In a situation where the indemnitee becomes liable to a third party, no "loss" is suffered until the indemnitee pays a judgment entered against it in favor of the third party, or until the indemnitee satisfies the third party’s claim by a settlement payment. The reason for this rule is rooted in common sense: until the indemnitee has satisfied his liability, no loss has been suffered, and no wrong has been done to the indemnitee.

Ameron, Inc., 760 F. Supp. at 1237 (quotation and citations omitted).

We agree with the defendant that the cases upon which the plaintiffs rely are factually distinguishable. In the instant case, there is no underlying action brought by an injured third party. The indemnitee and the party initially injured by the defendant’s conduct are the same: the plaintiffs. Thus, the rationale behind the rule the plaintiffs seek to apply is inapposite.

To determine the nature of a cause of action for statute of limitations purposes, we look not to "the form of the action but . . .[rather] its substance." Gould v. Concord Hospital, 126 N.H. 405, 407 (1985) (quotation and brackets omitted). Although captioned "Implied Indemnification" and "Imputed Indemnification," the plaintiffs’ claims described actions by the defendant that caused direct damage to the plaintiffs. Count I alleged that the defendant contracted to provide goods and services to the plaintiffs and "had a nondelegable duty to perform his contract in a substantial, workmanlike manner." Count II alleged that defendant contracted with the plaintiffs and "represented that his company was an expert in constructing horse pastures," yet undertook certain actions in a wetland "without any direction or consent from the plaintiffs." Both counts alleged that "[t]he plaintiffs have been damaged, and continue to suffer damages as a result of the defendant’s actions, including, but not limited to, engineering fees, legal fees, remediation costs, and other consequential damages."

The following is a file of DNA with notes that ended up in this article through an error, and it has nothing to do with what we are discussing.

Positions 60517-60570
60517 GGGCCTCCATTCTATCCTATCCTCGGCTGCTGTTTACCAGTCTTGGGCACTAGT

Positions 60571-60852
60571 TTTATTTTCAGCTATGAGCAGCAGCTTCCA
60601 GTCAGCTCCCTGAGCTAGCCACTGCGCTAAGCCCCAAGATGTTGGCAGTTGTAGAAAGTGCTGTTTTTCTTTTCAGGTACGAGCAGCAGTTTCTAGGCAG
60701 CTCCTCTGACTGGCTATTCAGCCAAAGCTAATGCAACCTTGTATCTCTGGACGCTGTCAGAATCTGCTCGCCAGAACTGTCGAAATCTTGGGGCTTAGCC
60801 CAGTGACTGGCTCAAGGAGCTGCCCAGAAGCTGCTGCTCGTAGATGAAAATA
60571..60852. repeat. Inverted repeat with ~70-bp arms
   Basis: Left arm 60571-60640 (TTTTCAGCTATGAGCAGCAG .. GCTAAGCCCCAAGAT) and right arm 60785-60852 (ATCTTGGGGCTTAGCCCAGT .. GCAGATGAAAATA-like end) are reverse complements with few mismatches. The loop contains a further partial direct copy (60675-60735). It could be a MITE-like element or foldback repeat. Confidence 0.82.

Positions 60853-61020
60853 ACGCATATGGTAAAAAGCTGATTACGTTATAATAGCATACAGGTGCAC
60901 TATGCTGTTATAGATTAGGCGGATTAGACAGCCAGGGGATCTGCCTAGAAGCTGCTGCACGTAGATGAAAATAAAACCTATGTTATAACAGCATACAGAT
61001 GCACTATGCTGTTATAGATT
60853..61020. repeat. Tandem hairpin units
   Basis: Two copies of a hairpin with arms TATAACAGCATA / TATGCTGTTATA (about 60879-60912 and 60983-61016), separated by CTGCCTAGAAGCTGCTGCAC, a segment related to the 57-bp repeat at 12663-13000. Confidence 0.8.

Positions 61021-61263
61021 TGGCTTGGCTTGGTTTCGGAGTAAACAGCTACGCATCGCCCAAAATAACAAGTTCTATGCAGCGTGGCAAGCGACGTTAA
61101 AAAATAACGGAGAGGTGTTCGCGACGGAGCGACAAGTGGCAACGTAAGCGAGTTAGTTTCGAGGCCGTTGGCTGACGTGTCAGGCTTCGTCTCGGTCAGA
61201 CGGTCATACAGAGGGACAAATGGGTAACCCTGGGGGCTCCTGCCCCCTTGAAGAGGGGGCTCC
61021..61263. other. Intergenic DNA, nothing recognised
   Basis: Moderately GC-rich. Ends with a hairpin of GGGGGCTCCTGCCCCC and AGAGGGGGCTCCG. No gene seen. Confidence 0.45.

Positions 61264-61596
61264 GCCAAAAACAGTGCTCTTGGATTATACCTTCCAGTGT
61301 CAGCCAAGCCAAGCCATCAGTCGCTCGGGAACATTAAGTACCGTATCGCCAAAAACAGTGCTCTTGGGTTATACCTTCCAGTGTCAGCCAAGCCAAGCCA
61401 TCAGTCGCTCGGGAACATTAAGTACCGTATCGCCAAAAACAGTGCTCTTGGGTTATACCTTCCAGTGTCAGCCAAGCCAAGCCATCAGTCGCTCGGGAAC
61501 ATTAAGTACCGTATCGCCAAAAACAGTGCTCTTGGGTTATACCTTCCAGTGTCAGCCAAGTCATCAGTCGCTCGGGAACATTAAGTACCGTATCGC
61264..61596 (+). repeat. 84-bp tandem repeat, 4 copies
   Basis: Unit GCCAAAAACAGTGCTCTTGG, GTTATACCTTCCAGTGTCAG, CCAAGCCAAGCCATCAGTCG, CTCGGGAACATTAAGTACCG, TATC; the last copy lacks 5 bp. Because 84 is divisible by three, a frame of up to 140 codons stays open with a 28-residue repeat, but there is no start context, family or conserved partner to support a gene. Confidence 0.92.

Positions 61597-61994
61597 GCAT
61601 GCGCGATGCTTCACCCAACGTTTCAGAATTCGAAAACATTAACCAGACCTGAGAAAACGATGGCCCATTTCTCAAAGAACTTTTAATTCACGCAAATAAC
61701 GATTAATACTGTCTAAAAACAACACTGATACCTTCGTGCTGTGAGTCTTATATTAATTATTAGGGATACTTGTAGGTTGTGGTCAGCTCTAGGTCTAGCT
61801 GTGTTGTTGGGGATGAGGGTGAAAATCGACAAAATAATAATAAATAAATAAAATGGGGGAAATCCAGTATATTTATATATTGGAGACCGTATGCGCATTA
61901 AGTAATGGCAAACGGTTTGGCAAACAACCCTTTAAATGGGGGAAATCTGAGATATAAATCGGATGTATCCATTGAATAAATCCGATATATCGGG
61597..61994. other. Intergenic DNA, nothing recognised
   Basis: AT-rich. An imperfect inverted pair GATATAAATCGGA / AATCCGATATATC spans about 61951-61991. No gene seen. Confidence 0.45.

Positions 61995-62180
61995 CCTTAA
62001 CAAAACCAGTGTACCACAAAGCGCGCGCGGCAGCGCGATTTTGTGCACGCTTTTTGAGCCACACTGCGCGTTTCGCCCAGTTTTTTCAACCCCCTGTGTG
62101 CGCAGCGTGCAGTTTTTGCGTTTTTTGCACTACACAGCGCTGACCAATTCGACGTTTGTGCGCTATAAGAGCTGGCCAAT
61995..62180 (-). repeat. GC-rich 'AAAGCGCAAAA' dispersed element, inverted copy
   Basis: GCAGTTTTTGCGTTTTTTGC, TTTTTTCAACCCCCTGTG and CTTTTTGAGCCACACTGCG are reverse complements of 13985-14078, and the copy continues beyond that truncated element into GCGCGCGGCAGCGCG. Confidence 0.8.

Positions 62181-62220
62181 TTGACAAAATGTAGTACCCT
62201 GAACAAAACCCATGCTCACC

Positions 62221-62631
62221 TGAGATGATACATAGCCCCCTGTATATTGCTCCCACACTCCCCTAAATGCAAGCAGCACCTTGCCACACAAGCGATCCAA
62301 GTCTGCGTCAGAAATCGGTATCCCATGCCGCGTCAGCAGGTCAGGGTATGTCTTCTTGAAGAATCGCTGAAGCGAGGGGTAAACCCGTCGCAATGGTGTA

We consider this case to be functionally equivalent to one in which a builder hired under contract to build a house constructs it negligently and in violation of local building or zoning ordinances. There, the plaintiff’s action would be one for breach of contract. Cf. Roberts v. Richard & Sons, Inc., 113 N.H. 154, 156 (1973) (superseded by statute on other grounds). In Roberts, we held that a claim pled in tort that "allege[d] negligent performance of a contract claiming as damages the cost of remedying the defects in defendant’s performance" was "an action for breach of contract not tort." Id. Similarly, the plaintiffs here alleged that defects in work the defendant had contracted with them to perform caused them to incur costs to remedy the defects. That the plaintiffs styled their claims as implied and imputed indemnification does not alter their substance as claims for breach of contract any more than did the pleading of the purported tort claim in Roberts. Accordingly, we conclude that the limitations rules for a contract action, rather than those for indemnification, apply to the instant case.